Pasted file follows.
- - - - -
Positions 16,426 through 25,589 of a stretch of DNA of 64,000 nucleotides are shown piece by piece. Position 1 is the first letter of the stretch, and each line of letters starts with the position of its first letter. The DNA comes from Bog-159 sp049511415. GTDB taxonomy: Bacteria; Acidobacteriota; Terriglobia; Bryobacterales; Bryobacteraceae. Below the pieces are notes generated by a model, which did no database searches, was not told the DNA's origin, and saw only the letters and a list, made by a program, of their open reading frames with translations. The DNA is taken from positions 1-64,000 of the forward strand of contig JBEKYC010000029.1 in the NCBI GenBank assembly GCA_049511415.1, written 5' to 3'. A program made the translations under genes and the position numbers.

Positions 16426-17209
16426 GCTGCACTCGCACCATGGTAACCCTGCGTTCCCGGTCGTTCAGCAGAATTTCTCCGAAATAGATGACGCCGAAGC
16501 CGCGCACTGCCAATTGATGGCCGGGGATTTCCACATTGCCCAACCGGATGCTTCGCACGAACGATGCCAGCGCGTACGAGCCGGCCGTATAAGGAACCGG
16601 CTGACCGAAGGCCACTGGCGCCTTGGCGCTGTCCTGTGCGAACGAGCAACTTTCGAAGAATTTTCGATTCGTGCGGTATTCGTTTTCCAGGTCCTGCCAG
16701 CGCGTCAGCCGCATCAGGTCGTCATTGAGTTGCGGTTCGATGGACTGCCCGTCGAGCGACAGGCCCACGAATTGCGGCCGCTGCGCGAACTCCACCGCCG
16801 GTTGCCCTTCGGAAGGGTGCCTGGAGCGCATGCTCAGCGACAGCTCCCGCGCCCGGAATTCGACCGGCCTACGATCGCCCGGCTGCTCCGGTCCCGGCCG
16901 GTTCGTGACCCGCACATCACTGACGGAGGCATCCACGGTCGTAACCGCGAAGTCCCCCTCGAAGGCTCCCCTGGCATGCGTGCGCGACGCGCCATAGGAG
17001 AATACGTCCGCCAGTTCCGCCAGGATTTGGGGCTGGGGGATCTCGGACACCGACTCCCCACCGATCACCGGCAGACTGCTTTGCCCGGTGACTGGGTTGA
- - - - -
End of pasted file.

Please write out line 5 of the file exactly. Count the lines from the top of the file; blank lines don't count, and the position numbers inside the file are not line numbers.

16601 CTGACCGAAGGCCACTGGCGCCTTGGCGCTGTCCTGTGCGAACGAGCAACTTTCGAAGAATTTTCGATTCGTGCGGTATTCGTTTTCCAGGTCCTGCCAG